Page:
Read our updated trends report here: 2023 Clinical Trial Trends
Clinical trials are a necessary, but frequently costly and burdensome, part of providing innovative treatments and improving health outcomes globally. In fact, conducting a clinical trial has been one of the greatest costs in bringing a new drug to market as part of the drug development process. Breakthroughs in science and changes in regulatory policies have enabled advancements that have increased the quality, speed, and design of clinical trials. Simultaneously, new and existing technologies are being employed to aid in matters ranging from patient health data collection to enrolling in a remote trial.
2022 Clinical Trial Trends
Here are five clinical trial trends the industry should be watching in 2022:
Trend #1: Clinical trials are increasingly being conducted in a decentralized model.
The COVID-19 pandemic caused the development of a plethora of novel technologies within the life sciences industry that enable researchers to work effectively and remotely. An imperative emerged that shifted the traditional hub-based research trial model, where participants gather for an on-site trial experience, to a new experience involving remote monitoring and telehealth with clinicians. Simultaneously, the onset of the pandemic in the spring of 2020 caused many ongoing trials to be placed on hold, or canceled altogether, as the original trial design proved impossible to conduct without the risk of contagion.
A decentralized trial can incorporate technology at different steps of the clinical development process as well as help to remove barriers that have historically led to a lack of diversity in trial participation. Web-based document signing removes a burden on trial participants by allowing the documentation, registration, and informed consent process to be done from a patient’s home. Likewise, the widespread adoption of electronic health records among clinicians and researchers facilitates access to patient health records across sites and remote work settings.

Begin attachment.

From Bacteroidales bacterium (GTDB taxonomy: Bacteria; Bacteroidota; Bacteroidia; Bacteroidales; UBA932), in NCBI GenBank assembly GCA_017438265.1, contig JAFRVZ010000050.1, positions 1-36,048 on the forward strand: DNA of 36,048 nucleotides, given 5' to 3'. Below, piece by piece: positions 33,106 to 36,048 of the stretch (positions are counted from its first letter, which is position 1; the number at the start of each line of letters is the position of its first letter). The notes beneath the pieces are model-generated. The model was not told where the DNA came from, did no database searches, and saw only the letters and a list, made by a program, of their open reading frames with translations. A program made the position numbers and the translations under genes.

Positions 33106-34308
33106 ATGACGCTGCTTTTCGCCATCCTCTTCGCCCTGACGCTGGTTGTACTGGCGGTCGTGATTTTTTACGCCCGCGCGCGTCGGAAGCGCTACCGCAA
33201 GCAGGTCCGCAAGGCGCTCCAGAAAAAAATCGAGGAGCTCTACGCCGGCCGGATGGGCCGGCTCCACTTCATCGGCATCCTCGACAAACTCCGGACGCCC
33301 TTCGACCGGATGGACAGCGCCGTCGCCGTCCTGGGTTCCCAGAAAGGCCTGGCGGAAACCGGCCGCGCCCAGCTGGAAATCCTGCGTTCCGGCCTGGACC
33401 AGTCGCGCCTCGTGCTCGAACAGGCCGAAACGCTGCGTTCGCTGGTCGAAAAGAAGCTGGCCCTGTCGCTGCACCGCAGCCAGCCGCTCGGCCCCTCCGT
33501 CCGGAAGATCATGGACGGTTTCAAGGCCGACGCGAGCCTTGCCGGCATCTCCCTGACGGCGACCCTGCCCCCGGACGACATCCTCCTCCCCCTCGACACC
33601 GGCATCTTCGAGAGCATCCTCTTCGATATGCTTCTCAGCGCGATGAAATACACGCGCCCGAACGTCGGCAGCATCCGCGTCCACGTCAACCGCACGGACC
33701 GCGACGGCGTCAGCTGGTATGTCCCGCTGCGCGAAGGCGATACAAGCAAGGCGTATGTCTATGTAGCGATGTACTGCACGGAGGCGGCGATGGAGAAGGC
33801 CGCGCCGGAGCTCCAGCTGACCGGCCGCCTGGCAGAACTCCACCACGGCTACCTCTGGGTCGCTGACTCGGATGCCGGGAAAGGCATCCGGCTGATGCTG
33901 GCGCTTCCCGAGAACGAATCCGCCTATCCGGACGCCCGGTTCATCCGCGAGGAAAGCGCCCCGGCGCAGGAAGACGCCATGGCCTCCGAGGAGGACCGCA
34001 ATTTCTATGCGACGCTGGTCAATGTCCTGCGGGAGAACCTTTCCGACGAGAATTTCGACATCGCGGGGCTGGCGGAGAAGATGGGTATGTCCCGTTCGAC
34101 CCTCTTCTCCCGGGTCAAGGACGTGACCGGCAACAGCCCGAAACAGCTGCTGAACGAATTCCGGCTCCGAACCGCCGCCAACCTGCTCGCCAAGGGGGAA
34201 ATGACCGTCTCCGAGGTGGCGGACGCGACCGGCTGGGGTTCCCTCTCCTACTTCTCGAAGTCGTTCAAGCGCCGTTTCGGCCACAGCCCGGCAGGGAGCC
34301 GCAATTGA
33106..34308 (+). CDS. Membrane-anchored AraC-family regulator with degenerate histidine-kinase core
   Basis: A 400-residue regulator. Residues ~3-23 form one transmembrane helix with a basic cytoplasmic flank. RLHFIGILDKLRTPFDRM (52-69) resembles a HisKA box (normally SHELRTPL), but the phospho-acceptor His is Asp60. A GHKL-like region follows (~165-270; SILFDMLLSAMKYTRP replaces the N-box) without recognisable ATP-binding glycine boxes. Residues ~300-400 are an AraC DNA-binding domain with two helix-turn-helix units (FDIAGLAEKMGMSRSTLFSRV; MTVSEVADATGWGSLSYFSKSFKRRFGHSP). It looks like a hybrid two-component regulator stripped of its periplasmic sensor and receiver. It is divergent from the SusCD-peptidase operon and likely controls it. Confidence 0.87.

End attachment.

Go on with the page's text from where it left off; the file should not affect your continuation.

The challenge to conducting decentralized trials is finding a balance between remote and on-site elements in the trial design. Ongoing decentralized trials may require a combination of in-person and remote activities, ranging from participation through a local health care practitioner to telehealth technologies delivering clinical contact at home.
The degree to which a trial can be decentralized is dependent on the factors of the clinical investigation. Trials that involve more serious illnesses, extensive procedures, advanced imaging, biopsies, and interventions with significant risk will still require close monitoring by clinicians and researchers. Trials involving more serious clinical attention may need to determine what elements of a decentralized design is best for the research and at what stages to implement such elements.
Trend #2: Digital tools are enabling clinical development processes and outcomes.
Digital tools and software are evolving and enabling clinical development. There is a growing trend of employing software and other digital tools to manage trial complexities, similar to the way ERP systems coordinate a business’s operations. Continue reading by downloading the full report below, and learn more about our Life Sciences Consulting Services here.
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Contributions by Dawid Gil